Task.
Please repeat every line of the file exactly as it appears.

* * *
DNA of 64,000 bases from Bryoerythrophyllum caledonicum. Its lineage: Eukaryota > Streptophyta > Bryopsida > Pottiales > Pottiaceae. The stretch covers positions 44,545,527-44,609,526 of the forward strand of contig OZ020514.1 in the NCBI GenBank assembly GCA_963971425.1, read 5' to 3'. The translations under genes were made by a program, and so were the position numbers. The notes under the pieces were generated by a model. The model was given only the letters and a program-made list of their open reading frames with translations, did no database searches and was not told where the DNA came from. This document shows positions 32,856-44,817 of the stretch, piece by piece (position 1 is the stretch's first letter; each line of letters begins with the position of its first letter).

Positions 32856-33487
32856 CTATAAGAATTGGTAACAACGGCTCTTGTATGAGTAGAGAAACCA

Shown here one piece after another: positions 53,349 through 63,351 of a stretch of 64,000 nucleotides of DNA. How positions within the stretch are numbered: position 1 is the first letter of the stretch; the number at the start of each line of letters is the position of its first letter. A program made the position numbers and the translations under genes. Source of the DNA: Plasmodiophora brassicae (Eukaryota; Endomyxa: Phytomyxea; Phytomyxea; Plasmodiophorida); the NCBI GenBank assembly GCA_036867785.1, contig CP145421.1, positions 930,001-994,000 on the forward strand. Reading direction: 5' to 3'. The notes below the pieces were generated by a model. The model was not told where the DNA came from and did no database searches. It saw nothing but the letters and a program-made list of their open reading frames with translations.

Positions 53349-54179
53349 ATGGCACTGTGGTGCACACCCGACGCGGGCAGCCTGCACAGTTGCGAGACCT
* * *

DNA of 64,000 bases from Bryoerythrophyllum caledonicum. Its lineage: Eukaryota > Streptophyta > Bryopsida > Pottiales > Pottiaceae. The stretch covers positions 44,545,527-44,609,526 of the forward strand of contig OZ020514.1 in the NCBI GenBank assembly GCA_963971425.1, read 5' to 3'. The translations under genes were made by a program, and so were the position numbers. The notes under the pieces were generated by a model. The model was given only the letters and a program-made list of their open reading frames with translations, did no database searches and was not told where the DNA came from. This document shows positions 32,856-44,817 of the stretch, piece by piece (position 1 is the stretch's first letter; each line of letters begins with the position of its first letter).

Positions 32856-33487
32856 CTATAAGAATTGGTAACAACGGCTCTTGTATGAGTAGAGAAACCA

Shown here one piece after another: positions 53,349 through 63,351 of a stretch of 64,000 nucleotides of DNA. How positions within the stretch are numbered: position 1 is the first letter of the stretch; the number at the start of each line of letters is the position of its first letter. A program made the position numbers and the translations under genes. Source of the DNA: Plasmodiophora brassicae (Eukaryota; Endomyxa: Phytomyxea; Phytomyxea; Plasmodiophorida); the NCBI GenBank assembly GCA_036867785.1, contig CP145421.1, positions 930,001-994,000 on the forward strand. Reading direction: 5' to 3'. The notes below the pieces were generated by a model. The model was not told where the DNA came from and did no database searches. It saw nothing but the letters and a program-made list of their open reading frames with translations.

Positions 53349-54179
53349 ATGGCACTGTGGTGCACACCCGACGCGGGCAGCCTGCACAGTTGCGAGACCT